And while you might think, “Sure, a girl like that could easily throw a dinner party,” I think Madison’s thought is incredibly valid. Because a dinner party doesn’t have to be a fancy sit-down event for 20. I think what she means is that you should be able to entertain guests for dinner without losing your mind, and I can completely get behind that.

2. You should know how to use a public restroom.

Okay, this one is from me. And what I mean is, you should know to check if there’s toilet paper before you’ve disrobed and sat down. And you should know to make sure you flush the toilet properly. And you should know to put some paper towels in the stall if you’ve used the last of the toilet paper. And you should know how to wash your hands without leaving soggy paper towels clogging the drain in sink. And for the ladies, it should go without saying, but for the love of all that is holy, you should know not to leave used tampons in the toilet. It’s disturbing to discover.

It never fails to shock me how many grown-ups still have not learned how to do this properly.

3. “You should know how to write a grammatically correct cover letter. That’s inspired by a resume I just read that included, among other hilarious things, ‘An understanding of chivalry’ listed under ‘Honors and Awards’. –Joe Thuente

Joe and I have been friends since the seventh grade when we rode the bus together twice a day every day. I don’t tell him this enough, but he’s someone I’m insanely proud of in terms of what he has accomplished in the time I’ve known him. He has checked off making a major move, getting a graduate degree, and getting his dream job from his life’s to-do list, and I consider it an honor that he’s kept me as a friend this long.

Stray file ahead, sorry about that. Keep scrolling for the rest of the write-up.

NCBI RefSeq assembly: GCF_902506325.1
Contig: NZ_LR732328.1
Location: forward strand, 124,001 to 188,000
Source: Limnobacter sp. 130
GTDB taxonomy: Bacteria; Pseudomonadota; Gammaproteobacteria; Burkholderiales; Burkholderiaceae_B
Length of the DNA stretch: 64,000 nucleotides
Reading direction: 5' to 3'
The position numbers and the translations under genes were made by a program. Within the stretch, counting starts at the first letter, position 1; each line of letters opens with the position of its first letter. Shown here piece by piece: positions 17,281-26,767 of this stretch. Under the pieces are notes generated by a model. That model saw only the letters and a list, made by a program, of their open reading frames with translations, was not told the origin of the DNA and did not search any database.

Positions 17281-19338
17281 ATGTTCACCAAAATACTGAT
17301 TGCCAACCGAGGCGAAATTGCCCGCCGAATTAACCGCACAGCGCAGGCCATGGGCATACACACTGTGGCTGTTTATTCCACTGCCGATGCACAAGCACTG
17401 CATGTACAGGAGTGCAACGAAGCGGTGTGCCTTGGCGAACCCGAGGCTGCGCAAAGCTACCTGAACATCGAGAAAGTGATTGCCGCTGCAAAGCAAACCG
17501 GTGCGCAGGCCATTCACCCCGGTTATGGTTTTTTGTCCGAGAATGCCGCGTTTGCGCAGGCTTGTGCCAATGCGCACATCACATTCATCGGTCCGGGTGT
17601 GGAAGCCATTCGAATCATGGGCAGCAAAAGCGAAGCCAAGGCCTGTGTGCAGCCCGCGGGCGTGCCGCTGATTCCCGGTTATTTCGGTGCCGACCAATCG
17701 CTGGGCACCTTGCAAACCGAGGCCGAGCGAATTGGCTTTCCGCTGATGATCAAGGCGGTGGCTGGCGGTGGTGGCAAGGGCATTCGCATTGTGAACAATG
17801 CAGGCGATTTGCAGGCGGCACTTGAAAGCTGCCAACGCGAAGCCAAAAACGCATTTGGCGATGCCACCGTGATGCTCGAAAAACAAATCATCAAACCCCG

But enough mushy stuff. The dude also knows a thing or two about applying for and getting a job. (Plus, his anecdote is hilarious.) The fact is, it’s never going to be cool to sound uneducated. Learn yourself some basic grammar, folks. And, seriously, have a trusted adult friend read over your cover letter before you turn it in. We don’t need any more of these guys.

4. How to survive away from your family.

5. “You should know how to give a good handshake. And, for God’s sake, if you are male, you should know how to tie a God damn tie by this point.” -Joe T., again.

There’s nothing to really add to that, except I would say that ladies of the world should know how to tie a GD tie at this point too. You never know when you’ll be called on to save a male friend/boyfriend/husband from embarrassment.

Thank you to Madison and Joe from your contributions! See everyone tomorrow for the second installment!

I consider myself a fairly decent cook. I mean, I’m not getting super fancy on anything. But Joey and I are always fed and almost always happy with what I make.

More importantly (in my opinion), I’m pretty capable at taking a bunch of random ingredients and throwing together an entree and a few side dishes on the fly.